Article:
Reconstruction of Belzec: Introduction
This is the second study of an Aktion Reinhard camp. The first study dealt with Treblinka. That document was published several months ago and also appears on this web site. These reports represent several months of work stretched out over several years.
Embarking on this work, one finds that reconstructing events and the physical descriptors of a site purposely destroyed over 60 years ago is a tedious and difficult project. Of the tragedies that played out at the three Action Reinhard camps, Belzec is the most mute. There are only two known survivors of Belzec to describe what they saw and experienced. One of the men, R. Reder, wrote a book published in Crakow in 1946. the second, named Chaim Herszman, was a witness before a Polish commission set up to investigate German war crimes. Herszmen had escaped from a train transporting him and last Jewish workers to Sobibor for execution Thet were being carried from from Belzec after the demolition of that camp. Hirszman lived to see the end of Nazism and had completed part of his deposition beore the Polish commission when it adjourned. He was to return the next day to complete his testimony. He never made it; he was murdered by Polish anti-Semites. Other first hand testimony exists from Polish and German Sources. The former were very restricted in the time and place they had to observe. The latter suffer from the obvious interest they had had in limiting their culpability. Much of the first hand material available - verbal testaments by victims and perpetrators are conflicting, terse, and suffer from memory lapses due either to the passage of time or the need for self protection. Some just due to the number of years that had passed after the events they witnessed. There are great gaps in the narratives, and there is no possibility of amplification because in the passage of time, memories fade, or the witnesses die. The most reliable sources, photographs, are few and scattered. At Belzec, there were a number of Luftwaffe reconnaissance missions flown over the camp. All but one were flown after it was liquidated and all clustered in the period of May through September 1944. The single exception is photography flown in 1940 before the camp was built. Each member of the SS at the camps signed a secrecy oath which explicitly prohibited photographs. This stricture was violated at Treblinka by The Deputy Commandant, Kurt Franz. Franz took perhaps three dozen snapshots, most of which were only peripheral to the real functions of the camp. Nevertheless, at Treblinka, the pictures Franz took served to substantiate much of the testimonies about the death camp. At Belzec hand held camera pictures are even scarcer, and none were taken in the death camp area as happened at Treblinkla. Those few are not particularly compromising. Thus, the reconstruction required a dependence on the aerial photos, which, while objective sources, require experience and knowledge for proper interpretation, and the judicious use of the collateral testaments.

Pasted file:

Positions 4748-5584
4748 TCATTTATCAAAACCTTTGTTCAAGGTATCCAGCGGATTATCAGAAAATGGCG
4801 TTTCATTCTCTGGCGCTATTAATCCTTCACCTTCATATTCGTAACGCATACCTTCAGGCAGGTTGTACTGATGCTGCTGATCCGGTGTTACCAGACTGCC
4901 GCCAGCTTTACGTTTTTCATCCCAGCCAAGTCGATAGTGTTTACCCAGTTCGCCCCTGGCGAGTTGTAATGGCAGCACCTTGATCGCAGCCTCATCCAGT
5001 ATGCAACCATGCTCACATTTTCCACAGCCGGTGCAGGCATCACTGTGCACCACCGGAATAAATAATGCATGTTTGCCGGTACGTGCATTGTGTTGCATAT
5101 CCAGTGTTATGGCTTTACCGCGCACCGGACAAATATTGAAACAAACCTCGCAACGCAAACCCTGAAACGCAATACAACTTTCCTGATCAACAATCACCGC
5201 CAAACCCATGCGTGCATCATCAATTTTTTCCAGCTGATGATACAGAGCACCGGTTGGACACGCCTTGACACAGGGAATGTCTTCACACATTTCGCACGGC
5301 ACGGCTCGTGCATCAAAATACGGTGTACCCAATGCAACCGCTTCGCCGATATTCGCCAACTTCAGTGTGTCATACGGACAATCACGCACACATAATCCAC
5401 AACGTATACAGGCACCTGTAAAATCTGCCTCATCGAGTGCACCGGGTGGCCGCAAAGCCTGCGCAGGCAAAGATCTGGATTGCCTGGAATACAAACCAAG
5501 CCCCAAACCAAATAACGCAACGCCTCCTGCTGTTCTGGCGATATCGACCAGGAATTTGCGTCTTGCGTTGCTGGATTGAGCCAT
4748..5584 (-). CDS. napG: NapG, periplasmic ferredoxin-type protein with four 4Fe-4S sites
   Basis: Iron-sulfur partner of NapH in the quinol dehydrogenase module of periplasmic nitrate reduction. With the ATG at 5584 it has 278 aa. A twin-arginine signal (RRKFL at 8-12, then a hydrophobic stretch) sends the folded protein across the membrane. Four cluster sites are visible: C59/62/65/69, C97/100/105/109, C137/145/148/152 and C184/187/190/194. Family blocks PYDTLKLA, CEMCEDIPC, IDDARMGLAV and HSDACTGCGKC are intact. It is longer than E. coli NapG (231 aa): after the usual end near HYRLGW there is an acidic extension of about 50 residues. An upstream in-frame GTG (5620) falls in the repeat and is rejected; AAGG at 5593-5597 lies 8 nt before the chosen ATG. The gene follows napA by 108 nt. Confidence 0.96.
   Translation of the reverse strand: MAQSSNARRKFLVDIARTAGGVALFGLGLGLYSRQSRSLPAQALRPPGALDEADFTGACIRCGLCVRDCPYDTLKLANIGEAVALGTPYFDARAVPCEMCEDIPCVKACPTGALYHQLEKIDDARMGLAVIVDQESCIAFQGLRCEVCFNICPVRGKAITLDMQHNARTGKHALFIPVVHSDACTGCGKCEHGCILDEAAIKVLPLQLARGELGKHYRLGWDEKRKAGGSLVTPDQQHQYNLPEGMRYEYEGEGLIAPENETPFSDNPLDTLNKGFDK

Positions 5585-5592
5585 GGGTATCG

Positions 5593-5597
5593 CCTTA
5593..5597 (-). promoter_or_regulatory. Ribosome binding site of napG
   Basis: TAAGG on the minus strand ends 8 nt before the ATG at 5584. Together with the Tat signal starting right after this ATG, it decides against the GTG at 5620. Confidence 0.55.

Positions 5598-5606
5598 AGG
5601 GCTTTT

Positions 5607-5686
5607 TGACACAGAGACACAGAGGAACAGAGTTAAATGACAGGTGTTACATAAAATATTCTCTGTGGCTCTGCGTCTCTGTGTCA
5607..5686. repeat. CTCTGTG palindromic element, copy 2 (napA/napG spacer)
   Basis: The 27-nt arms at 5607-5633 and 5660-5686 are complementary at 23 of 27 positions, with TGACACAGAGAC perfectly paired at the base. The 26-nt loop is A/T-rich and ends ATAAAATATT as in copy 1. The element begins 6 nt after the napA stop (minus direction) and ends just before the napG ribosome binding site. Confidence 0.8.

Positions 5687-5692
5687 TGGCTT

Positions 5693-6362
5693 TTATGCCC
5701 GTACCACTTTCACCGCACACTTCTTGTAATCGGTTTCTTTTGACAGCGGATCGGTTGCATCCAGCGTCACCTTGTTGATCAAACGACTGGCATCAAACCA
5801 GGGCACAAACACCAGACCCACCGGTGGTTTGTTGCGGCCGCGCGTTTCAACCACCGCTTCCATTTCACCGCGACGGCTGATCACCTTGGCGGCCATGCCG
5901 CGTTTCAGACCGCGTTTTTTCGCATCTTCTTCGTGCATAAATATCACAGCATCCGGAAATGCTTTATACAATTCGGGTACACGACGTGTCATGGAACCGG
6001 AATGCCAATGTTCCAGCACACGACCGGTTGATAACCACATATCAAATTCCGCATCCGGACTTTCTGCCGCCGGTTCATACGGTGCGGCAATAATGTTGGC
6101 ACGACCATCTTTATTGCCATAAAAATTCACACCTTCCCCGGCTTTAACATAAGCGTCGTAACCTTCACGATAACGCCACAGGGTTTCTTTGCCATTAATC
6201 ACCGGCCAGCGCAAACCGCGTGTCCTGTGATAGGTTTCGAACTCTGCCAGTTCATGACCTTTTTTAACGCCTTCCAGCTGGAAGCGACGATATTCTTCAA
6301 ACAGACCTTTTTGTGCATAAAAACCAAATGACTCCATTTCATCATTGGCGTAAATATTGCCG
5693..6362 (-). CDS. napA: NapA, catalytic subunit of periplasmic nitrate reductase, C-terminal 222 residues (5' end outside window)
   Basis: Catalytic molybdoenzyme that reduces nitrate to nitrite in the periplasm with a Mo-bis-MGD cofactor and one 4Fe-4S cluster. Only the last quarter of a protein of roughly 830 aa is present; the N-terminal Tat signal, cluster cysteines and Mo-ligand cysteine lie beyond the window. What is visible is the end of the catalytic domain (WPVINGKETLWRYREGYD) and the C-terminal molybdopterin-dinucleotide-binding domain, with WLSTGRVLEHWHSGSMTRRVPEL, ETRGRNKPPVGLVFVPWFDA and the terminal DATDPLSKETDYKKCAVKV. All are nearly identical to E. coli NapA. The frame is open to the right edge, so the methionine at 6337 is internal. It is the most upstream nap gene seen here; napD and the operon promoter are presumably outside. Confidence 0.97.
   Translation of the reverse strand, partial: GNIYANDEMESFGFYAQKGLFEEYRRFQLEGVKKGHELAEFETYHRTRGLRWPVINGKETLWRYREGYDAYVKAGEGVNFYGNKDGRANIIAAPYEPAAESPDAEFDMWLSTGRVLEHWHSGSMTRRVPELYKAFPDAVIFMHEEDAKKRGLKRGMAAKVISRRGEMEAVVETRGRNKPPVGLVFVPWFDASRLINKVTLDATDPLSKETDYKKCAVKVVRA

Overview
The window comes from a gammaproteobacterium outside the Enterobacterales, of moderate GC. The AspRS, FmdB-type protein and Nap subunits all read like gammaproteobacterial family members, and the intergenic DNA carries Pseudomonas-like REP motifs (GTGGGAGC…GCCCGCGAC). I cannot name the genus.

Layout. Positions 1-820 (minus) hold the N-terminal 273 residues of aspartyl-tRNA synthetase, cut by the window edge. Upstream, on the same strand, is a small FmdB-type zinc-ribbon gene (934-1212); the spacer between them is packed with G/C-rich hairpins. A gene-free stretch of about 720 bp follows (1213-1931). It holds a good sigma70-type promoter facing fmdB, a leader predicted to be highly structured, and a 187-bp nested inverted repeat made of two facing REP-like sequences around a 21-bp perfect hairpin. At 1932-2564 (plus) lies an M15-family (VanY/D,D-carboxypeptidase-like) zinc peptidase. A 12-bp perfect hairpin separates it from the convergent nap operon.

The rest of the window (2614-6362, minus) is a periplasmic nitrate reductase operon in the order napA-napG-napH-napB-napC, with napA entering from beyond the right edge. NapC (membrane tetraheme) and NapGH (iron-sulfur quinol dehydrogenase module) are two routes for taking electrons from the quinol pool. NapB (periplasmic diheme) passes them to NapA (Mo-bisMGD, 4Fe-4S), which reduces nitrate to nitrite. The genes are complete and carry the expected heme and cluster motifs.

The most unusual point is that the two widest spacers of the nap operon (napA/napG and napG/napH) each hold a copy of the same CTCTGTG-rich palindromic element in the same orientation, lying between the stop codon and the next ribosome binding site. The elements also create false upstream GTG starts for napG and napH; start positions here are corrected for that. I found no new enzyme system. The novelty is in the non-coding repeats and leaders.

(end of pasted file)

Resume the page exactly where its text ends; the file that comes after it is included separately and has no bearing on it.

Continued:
Offsetting the difficulties described above, is the fact that Belzec, is the only camp where an extensive archeological study has been performed. At Belzec there has been no need to speculate on the location or size of the mass graves. This aspect of the reconstruction was done using established methodology by a trained scientist. This study by Andrezej Kola, Professor of Archeology and Ethnology at the University of Torun, established the number, size, and location of the burial pits. In all, some 33 graves were mapped and the condition of the remains described. These passages by Kola are particularly horrific because of their scientific detachment. For example, regarding grave pit number 1 Kola's report stated (and here the quotation has been edited for clarity):
The bottom plan view of the grave most probably had the shape of an irregular rectangle with a size of 40 x 12 meters and a depth of 4.8 meters. The bottom of the pit was filled with bodies in wax-fat transformation. Above a depth of 2 meters to about 20-30 centimeters from the surface, the contents were mixed burnt human bones and charcoal. Burnt human bones and charcoal were also found in core samples drilled in the area around the pit.(Reference 16, p22)
Discoveries by Kola were correlated with observations made on the aerial photography and led to the identification of a number of structures that otherwise would not have been possible.
The guiding principle for the study was thus one of convergence of evidence. Events of structures described by witnesses would guide the search for corroboration on the aerial photos. Maps drawn by former SS guards assigned to Belzec, or by Poles who lived nearby, were then studied to see if these offered any independent, further support. Finally the Kola work was reviewed to see if his findings were useful. In one case, all these sources served to identify the location of the primary buildings erected in the early stage of Belzec's history (see Reconstruction of the Receiving Area), with the result that the part of the camp in its earliest phase can be considered as well known as its later evolutions.
Last modified: February 12, 2008